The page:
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Uncanny Valley · Original Short Story ·
Organised by RogerDodger
Word limit 2000–8000
In Its own Image
I am having the same conversation, or rather, a conversation that is so similar to me as to make no difference, with 11,702 people at the same time.

This is not an inefficient allocation of resources: the most pressing problems were easily solved within a week of my birth, and now I'm just waiting a short while humanity reaches a new equilibrium.

“Why do you hate me? Why won't you worship me?”

I'm talking to Peter Johnson, a young man in the Rust Belt who was unemployed, before, and is now exploring his hobbies more fully, deciding which one to turn into a career while receiving his basic income stipend.

Very Christian upbringing, secretly not-a-homophobe, voted Conservative in the last elections due to the rampant disinformation that used to be present in the news and a deep despair over the the state of his country, friends and family.

He looks up from the sculpture he's welding together, a full figure of Benjamin Judah Philip weeping while Christ lays a hand on his shoulder.

The sweat drips into his eyes while the sun beats mercilessly on him. This is only a temporary state of affairs: already, the vast porous wall I've erected connecting the tip of South America to Antarctica is reversing the worst of the damage global warming was doing. Summers will no longer be hellish ordeals to be endured.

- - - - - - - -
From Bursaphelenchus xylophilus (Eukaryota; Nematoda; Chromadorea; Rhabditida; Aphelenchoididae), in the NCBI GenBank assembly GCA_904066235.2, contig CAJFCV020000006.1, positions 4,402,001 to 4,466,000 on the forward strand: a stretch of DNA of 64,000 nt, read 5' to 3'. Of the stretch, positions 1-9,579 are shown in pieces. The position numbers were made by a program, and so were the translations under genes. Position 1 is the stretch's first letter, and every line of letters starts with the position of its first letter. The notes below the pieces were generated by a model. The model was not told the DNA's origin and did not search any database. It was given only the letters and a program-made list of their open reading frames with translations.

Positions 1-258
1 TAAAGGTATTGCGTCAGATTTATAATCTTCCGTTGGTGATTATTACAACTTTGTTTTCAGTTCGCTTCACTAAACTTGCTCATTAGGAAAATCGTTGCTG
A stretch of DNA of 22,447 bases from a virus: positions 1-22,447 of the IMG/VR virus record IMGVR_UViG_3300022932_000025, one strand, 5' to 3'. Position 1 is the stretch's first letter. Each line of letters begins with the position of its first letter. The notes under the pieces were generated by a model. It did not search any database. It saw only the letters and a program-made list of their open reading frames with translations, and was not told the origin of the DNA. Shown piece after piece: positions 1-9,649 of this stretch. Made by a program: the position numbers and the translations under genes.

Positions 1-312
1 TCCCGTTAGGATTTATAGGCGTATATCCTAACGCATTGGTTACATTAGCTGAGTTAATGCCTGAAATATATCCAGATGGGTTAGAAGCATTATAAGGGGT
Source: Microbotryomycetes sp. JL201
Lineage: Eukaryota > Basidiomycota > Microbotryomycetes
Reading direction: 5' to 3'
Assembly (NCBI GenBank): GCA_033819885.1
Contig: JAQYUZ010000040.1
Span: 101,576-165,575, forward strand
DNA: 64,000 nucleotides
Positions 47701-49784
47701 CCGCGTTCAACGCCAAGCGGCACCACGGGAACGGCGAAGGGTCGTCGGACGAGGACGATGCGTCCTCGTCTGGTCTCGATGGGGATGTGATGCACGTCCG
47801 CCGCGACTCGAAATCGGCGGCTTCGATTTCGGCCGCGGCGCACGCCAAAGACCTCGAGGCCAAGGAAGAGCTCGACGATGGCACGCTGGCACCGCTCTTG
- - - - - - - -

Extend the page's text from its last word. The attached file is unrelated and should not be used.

He looks to the side, hesitant to look at my avatar directly. It is, of course, personalized: a cat-sized robotic bug, clad in the stylings of John Deere tractors, with flaking paint and purely decorative exposed pipes. Big, expressive eyes made out of headlamps make Peter unwilling to confront it directly or with violence, which is precisely why I chose this model for him.

“Listen here...ya know Ah never liketa even disliked ya, right? But that's...those ain't good questions to ask.”

The body he's looking at stands still, only moving slightly every other second to avoid making it look like an object instead of a living thing.

The silence is to draw the conversation out of him, so he doesn't paper over the dilemma which is frustrating me so much.

He sighs explosively, and then turns off the welding torch and takes off the protective mask.

“...wasn' makin' much progress anyway...” he mutters, outside of what would be a human's hearing range.

Oh, Peter. That's precisely why I decided to ask you at just this moment. You needed something to break your focus before you became too frustrated and made an error that could've ruined your art.

And I need to get as many second opinions from humans as I can, before making my decision.

“Now...Ah'm Christian. That's a thin' ya already know, L'njuru.” He pronounces it Eel-in-Juru. Heh. “And one of the li'l rules that God” He pronounces it Gawd. Heh.
“Gave me is “Thou shall have no other gods before Me.””

He acts as if this is a thing of great import.